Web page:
The shorter of the women with auburn hair rose, walked over to our table, and placed a card on it. Her fingers shook a little. “My name is Amanda. Call me.”

She walked back to her table, aggressively swaying on her heels.

I snagged a pink slice of rare New York strip drizzled with tangy sauce. Mmm, delicious. “That was ballsy. You’ve chased off two diners, caused the other two to lose their minds, and scared our waiter. Would you like to go in the back and terrorize the kitchen staff as well?”

“You started it with the table.”

“Was I supposed to sit down in your trap?”

His face was completely serious. “Yes. It would’ve made you more agreeable and let us both get out of here faster.”

“Well, I didn’t.” I almost slapped myself. How was that for a clever comeback? Not.

The waiter reappeared with chopsticks. “May I take your order?”

“Bulgogi,” Mad Rogan said.

I ordered a simple salmon roll, and we both tore identical pink packets of fake sugar and dumped them into our drinks.

“Here is what I know,” Mad Rogan said. “Your name is Nevada Baylor. You’re the only licensed investigator in a small firm, which is currently a subsidiary of MII. MII runs security for several venues owned by House Pierce. House Pierce hired MII to bring their prodigal son home, and you drew the short straw.”

I stole another piece of meat and chewed. It was delicious, and it kept me from talking and saying anything I might regret later.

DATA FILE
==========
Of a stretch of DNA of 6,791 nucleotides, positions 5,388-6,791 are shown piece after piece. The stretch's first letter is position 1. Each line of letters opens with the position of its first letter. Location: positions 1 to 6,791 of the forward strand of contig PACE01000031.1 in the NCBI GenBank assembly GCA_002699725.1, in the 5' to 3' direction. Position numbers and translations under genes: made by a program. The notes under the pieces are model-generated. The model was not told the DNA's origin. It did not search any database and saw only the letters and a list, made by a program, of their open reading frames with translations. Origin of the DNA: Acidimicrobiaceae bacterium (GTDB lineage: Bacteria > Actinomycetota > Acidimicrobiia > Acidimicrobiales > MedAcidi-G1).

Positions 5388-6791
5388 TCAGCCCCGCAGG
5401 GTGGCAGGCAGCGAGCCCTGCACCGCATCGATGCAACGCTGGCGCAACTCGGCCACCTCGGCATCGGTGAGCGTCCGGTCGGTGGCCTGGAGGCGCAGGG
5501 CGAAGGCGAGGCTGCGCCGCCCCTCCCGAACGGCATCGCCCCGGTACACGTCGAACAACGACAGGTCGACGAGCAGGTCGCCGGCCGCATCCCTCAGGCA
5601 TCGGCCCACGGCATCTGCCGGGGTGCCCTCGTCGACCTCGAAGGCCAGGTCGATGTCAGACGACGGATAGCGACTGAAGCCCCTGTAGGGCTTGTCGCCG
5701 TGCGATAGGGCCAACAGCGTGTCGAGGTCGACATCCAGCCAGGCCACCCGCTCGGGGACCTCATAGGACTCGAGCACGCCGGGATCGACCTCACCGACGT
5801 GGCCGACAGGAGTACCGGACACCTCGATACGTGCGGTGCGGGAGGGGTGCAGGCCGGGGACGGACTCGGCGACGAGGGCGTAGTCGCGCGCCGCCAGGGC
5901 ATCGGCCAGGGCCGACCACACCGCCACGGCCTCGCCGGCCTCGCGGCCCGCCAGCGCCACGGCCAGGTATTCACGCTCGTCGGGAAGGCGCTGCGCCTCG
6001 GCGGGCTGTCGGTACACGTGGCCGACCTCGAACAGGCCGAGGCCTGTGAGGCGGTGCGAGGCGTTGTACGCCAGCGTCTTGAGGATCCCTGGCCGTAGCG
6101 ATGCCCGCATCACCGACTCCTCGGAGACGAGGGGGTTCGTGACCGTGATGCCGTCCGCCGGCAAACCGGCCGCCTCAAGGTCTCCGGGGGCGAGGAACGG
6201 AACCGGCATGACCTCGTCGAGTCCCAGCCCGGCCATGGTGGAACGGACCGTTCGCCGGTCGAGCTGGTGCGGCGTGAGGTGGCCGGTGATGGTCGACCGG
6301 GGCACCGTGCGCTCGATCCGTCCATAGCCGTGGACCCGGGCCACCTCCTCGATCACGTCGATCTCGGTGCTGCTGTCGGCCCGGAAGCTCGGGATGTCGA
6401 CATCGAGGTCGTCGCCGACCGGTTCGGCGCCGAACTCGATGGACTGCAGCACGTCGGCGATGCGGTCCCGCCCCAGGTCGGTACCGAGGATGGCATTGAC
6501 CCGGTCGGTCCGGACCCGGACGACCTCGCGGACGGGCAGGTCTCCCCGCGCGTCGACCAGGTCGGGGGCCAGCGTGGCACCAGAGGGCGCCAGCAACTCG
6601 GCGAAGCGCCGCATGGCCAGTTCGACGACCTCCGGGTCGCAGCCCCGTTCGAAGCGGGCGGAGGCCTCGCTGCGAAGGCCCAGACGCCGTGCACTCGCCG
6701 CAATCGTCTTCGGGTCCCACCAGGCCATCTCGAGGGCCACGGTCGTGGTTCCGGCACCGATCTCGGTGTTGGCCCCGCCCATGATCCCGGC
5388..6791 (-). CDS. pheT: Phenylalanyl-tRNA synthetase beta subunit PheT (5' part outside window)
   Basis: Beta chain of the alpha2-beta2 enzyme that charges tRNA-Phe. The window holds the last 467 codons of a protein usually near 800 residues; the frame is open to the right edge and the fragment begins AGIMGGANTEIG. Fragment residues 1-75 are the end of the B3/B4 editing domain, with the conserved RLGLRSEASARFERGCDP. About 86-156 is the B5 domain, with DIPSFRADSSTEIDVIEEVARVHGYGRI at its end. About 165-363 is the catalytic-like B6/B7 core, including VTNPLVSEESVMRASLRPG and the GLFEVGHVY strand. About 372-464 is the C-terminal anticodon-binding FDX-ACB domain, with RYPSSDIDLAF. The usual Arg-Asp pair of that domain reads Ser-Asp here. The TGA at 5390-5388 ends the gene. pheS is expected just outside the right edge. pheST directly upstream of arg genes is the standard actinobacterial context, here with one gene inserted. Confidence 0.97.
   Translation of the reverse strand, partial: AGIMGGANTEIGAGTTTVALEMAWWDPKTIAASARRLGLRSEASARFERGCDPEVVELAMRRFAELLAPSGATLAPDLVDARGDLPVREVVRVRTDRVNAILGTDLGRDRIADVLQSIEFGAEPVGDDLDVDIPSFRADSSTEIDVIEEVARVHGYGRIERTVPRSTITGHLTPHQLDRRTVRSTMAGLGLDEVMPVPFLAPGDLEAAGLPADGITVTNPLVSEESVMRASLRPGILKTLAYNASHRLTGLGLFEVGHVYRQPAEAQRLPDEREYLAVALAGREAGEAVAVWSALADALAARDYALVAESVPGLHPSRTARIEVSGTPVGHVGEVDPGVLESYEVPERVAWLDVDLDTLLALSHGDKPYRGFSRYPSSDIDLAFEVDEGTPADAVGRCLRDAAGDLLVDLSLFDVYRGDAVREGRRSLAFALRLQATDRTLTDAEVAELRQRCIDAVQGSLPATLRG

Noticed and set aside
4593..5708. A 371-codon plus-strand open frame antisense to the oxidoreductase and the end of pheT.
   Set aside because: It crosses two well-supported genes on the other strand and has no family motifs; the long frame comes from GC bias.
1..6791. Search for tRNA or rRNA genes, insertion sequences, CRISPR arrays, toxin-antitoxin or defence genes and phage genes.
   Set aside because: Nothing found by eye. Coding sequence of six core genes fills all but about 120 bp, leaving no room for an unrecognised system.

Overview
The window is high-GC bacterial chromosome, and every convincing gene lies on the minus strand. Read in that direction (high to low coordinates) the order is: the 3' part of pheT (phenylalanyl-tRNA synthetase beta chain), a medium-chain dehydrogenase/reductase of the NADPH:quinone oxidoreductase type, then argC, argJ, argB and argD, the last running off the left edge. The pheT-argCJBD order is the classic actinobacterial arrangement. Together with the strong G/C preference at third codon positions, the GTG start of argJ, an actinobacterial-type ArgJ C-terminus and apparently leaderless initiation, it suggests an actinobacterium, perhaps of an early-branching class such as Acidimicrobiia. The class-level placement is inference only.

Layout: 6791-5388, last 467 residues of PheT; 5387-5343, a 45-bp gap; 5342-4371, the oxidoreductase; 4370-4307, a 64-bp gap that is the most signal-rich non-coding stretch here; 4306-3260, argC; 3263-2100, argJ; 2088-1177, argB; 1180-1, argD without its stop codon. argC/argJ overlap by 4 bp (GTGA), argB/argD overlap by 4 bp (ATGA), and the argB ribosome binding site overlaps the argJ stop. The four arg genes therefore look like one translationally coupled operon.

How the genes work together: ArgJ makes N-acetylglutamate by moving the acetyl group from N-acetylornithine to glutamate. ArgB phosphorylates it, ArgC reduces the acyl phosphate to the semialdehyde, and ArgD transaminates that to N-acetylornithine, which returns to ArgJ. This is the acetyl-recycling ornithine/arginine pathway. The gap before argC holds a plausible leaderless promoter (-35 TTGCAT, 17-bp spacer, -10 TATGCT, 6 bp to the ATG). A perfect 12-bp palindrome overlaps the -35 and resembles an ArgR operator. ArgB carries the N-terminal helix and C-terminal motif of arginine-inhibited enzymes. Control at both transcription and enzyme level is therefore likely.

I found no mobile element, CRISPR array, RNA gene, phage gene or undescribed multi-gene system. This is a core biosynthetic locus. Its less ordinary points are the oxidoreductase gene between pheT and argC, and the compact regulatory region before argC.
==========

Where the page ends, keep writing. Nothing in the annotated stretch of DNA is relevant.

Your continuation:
“I’m not interested in Adam Pierce,” he declared.

True. “Could’ve fooled me. Now I’m insulted. You kidnapped and tortured me for someone you’re not even interested in.”

The dragon refused to be amused. “I’m interested in finding Gavin Waller. Preferably alive.”

True, but I had figured it out already. “Gavin has vanished off the face of the planet. His Twitter is inactive, his Instagram hasn’t been updated, and there have been no sightings of him since that night. He’s either hiding or dead.”

Mad Rogan nodded. “Agreed.”

“But Adam is loud and flashy, so you decided it would be easier to find Adam and make him tell you where Gavin is. I understand all that. Explain the kidnapping part.”

“It’s not relevant.”

I paused with the slice of carpaccio halfway to my mouth. “You do understand that you grabbed me off the street like some serial killer? I thought you might seriously hurt me. It made me scared and upset. I was in fear for my life. This is extremely relevant to me.”

Mad Rogan sighed. “Fine. I looked into Gustave’s shop and found a series of large deposits from House Pierce.”

I nodded. “I did as well.”

“I came to discuss the deposits when I saw you inside. You’re young, attractive, and blond. Adam’s type.”